According to the International Bartenders Association, the Dry Martini is a “Before Dinner Cocktail” made of 6 cl of Gin and 1 cl of Dry Vermouth. Ingredients should be poured into mixing glass with ice cubes, stirred well, and strained in chilled martini glass. Squeeze oil from lemon peel onto the drink, or garnish with olive. So, to be clear, the Martini asks for gin and not vodka (that would make the drink a Vodkatini, or a Kangaroo), it should be stirred and not shaken, it should not be too dry (with a 6 to 1 ratio you should be able to taste the vermouth), and it should be garnished either with lemon twist or with olive.
A dirty martini is a martini that contains olive brine, making it indeed loo “dirty”. The official IBA recipe calls for vodka on this one, even if the herbal nature of gin goes better with the brine, I think. The brine should be limited to a dash or two, otherwise the drink will get too salty. Given that we have somehow lost the purity of the Dry Martini, garnish can vary: blue cheese, or jalapeño peppers can fit. This variation has its place in history: it is said that the famous martini that FDR served to Churchill and Stalin at the end of WWII was a dirty one.
A.k.a the pre-prohibition martini, the fifty-fifty contains equal parts dry vermouth and London Dry gin. The 50-50 ratio was the standard pre-Prohibition, and perhaps as early as the late 1800s. Gordon’s Gin actually offered “ready-to-serve” Fifty-Fifty Martini shakers as early as 1924. But perhaps the earliest mention of the Fifty-Fifty Martini in print comes toward the end of Prohibition, in The Savoy Cocktail Book (1930). Given its lower alchool kick, it can be considered an “introductory” Martini.
The Vesper Martini first appeared in Ian Fleming’s 1953 book “Casino Royale” (written partly at the bar of the Duke’s Hotel in London, it seems) and gets its name from fictional double agent Vesper Lynd. When James Bond orders the Vesper in the book, he instructs: “Three measures of Gordon’s, one of vodka, half a measure of Kina Lillet. Shake it very well until it’s ice-cold, then add a large thin slice of lemon peel. Got it?” This one is unortodoxical in three ways: first, it mixes gin and vodka, second, it is shaken and not stirred, and third it uses Kina Lillet, a fortified wine that is different from vermouth (it has quinine instead of wormwood. In 1986, the makers of Kina Lillet removed quinine, which made the Kina Lillet a completely different product called today Lillet Blanc. These days, the ingredient that most closely approximates the original kina lillet is Cocchi Americano.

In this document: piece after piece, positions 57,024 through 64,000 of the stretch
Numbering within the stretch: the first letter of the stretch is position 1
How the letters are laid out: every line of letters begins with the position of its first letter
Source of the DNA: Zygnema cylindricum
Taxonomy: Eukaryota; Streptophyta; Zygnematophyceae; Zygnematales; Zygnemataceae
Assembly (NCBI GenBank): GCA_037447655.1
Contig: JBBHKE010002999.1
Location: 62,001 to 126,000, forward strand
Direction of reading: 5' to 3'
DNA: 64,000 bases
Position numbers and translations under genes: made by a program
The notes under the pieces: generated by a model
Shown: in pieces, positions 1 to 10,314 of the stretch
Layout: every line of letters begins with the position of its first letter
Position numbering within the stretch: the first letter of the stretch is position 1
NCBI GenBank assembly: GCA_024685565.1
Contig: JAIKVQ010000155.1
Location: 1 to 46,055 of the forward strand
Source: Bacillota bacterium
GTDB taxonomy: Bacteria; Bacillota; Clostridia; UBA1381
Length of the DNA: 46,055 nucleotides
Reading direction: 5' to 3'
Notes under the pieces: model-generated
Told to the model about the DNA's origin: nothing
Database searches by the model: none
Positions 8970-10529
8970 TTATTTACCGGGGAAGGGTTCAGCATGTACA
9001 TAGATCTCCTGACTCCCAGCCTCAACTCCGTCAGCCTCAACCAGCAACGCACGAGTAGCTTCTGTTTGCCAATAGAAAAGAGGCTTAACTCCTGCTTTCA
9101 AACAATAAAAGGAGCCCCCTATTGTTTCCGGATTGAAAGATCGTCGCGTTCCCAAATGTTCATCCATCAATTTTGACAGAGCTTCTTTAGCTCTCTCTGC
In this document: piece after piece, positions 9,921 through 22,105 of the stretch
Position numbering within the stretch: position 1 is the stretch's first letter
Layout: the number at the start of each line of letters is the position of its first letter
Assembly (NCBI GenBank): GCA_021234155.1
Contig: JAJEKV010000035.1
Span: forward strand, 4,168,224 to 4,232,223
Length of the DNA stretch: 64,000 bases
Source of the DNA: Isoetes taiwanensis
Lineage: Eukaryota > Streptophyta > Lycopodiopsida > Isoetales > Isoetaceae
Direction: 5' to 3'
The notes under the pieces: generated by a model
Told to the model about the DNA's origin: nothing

The Gibson uses one or two pickled cocktail onion in place of the olive or lemon twist, adding an umami tone. The Gibson is believed to have been created by San Francisco businessman Walter D.K. Gibson in the late 1800s, who thought that eating onions prevented colds. The name might come from America’s first national standard of feminine idyllic beauty, the Gibson Girls. The Gibson garnishes the martini’s delicate body with two cocktail onions, that would represents a Gibson Girl’s two voluptuous breasts. Note: the Gibson is the only cocktail that calls for an even number of garnish; tradition would generally call this bad luck.
Hemingway Martini (In & out)
If in the old days ‘dry’ meant substituting sweet Italian vermouth for dry french vermouth , today it means almost no vermouth, or no vermouth at all. In the In & Out Martini, vermouth is used to wash the ice and is then thrown away. This is called Hemingway Martini, even if Papa liked his martini with a proportion of 15 (gin) to 1 (vermouth), making it a Montgomery Martini (in honor of General Montgomery who engaged in a battle only when his army was 15 times bigger than the enemy). In some cases, the vermouth disappears completely, and what the drink becomes is a glass of frozen gin with a twist of lemon.
The Martinez is the closest thing we’re making on a regular basis to the original martini: gin, sweet vermouth, bitters, and a twist.
30ml Old Tom Gin
30ml Sweet Vermouth
2 dashes of Angostura biters
2 dashes of Curaçao
This Martini variation is close to a Martinez, the drink that many cocktail historians believe evolved into the Martini. Made with equal parts sweet and dry vermouth, orange bitters and a lemon twist, the cocktail is more complex and boldly flavored than a standard Martini.